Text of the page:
21 October 2014 Last updated at 03:11 ET
Former Australian PM Gough Whitlam dies at 98
'He re-made Australia in 100 days'
Five ways Whitlam changed Australia
Obituary: Gough Whitlam
Former Australian Prime Minister Gough Whitlam has died at the age of 98.
He was credited with transforming Australian society in the 1970s after 23 years of conservative government, introducing many far-reaching reforms.
But his government was plagued by resignations and the governor-general dismissed it after just three years.
Prime Minister Tony Abbott described Mr Whitlam as a "giant of his time" and said flags across Australia would fly at half-mast on Tuesday.
In a statement, Mr Whitlam's family said he was an "inspiration to us and our families and for millions of Australians".
Mr Whitlam's reforms included introducing free university education, abolishing the death penalty and allowing non-white immigrants into Australia.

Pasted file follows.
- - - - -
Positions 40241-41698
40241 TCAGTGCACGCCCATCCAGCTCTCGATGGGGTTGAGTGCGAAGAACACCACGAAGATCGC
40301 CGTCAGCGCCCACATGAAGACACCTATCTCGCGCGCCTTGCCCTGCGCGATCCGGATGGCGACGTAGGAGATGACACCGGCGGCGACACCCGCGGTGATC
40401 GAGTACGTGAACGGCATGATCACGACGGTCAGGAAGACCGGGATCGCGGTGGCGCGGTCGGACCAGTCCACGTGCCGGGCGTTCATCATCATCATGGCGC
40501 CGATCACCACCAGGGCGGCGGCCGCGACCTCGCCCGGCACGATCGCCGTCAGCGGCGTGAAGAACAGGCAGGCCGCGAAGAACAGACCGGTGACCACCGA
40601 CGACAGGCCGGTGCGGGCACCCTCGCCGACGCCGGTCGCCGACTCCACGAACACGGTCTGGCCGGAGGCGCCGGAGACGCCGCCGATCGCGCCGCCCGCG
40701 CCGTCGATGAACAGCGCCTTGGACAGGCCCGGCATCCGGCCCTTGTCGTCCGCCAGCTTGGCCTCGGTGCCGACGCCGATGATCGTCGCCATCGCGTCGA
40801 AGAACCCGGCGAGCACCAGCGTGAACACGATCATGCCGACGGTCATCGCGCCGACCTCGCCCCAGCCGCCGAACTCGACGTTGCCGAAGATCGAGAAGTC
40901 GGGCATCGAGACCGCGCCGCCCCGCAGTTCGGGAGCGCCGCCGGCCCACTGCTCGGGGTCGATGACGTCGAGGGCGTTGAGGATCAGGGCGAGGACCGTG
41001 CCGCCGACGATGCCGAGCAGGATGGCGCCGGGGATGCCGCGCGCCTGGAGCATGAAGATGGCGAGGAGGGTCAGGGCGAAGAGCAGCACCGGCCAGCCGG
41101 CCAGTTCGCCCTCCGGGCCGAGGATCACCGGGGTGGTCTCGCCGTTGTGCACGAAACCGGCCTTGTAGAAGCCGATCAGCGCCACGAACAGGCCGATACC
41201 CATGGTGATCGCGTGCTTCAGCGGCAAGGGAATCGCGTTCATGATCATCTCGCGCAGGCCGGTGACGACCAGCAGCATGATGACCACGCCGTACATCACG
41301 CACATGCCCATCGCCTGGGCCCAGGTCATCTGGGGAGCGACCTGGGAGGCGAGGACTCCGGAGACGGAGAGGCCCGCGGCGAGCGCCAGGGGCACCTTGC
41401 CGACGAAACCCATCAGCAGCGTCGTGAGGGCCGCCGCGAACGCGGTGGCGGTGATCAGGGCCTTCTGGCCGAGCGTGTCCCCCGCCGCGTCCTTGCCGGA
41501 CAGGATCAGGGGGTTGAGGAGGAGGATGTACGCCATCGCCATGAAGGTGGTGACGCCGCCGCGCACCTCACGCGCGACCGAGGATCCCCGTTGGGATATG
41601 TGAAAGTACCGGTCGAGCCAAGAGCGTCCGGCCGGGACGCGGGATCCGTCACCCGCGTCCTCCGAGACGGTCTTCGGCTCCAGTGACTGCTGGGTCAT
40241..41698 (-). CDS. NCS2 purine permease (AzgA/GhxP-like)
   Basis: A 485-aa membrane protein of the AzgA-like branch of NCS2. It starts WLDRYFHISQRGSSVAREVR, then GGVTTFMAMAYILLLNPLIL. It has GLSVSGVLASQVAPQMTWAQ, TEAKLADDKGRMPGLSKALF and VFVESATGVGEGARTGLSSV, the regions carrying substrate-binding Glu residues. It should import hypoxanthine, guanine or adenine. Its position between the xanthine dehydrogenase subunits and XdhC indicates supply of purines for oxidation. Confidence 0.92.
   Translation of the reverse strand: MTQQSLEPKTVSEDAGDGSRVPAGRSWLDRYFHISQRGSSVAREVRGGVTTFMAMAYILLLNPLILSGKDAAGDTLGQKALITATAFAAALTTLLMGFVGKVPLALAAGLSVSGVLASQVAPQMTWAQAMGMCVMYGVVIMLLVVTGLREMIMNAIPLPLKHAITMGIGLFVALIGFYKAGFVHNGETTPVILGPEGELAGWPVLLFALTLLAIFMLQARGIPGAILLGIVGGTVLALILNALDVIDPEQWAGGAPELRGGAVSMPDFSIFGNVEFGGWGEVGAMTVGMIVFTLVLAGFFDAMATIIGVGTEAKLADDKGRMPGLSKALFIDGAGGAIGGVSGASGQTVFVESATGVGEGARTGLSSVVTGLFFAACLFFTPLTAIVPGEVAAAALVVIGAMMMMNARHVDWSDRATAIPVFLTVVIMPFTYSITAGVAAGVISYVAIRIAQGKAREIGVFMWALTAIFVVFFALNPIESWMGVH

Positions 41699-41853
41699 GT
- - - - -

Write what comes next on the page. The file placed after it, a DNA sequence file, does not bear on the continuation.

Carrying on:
Wendy Frew, Australia editor, BBC Online
It is difficult to overestimate the influence of Gough Whitlam on the Australian political and civic landscape.
A giant both physically and politically, his vision for a modern Australia was loved and loathed in almost equal measure. He spent less than three years in office but much of the legacy of his government's reforms remains today.
His achievements range from those on the international stage - he was one of the early few to openly advocate for Australian and international recognition of communist China - to the more pedestrian such as connecting all houses in Australia's capital cities to sewerage.
Along the way, his government managed to shake-up conservative, white Australia by reforming family law, moving to equal pay for women and starting what would turn out to be a very long process of entrenching in law Aboriginal land rights.
He tackled the nation's cultural cringe too by introducing Australia's own honours system and introducing free access to universities, which saw a wave of people become the first in their families to receive higher education.
Much more in link: http://www.bbc.com/news/world-australia-29694093
Farewell to a legend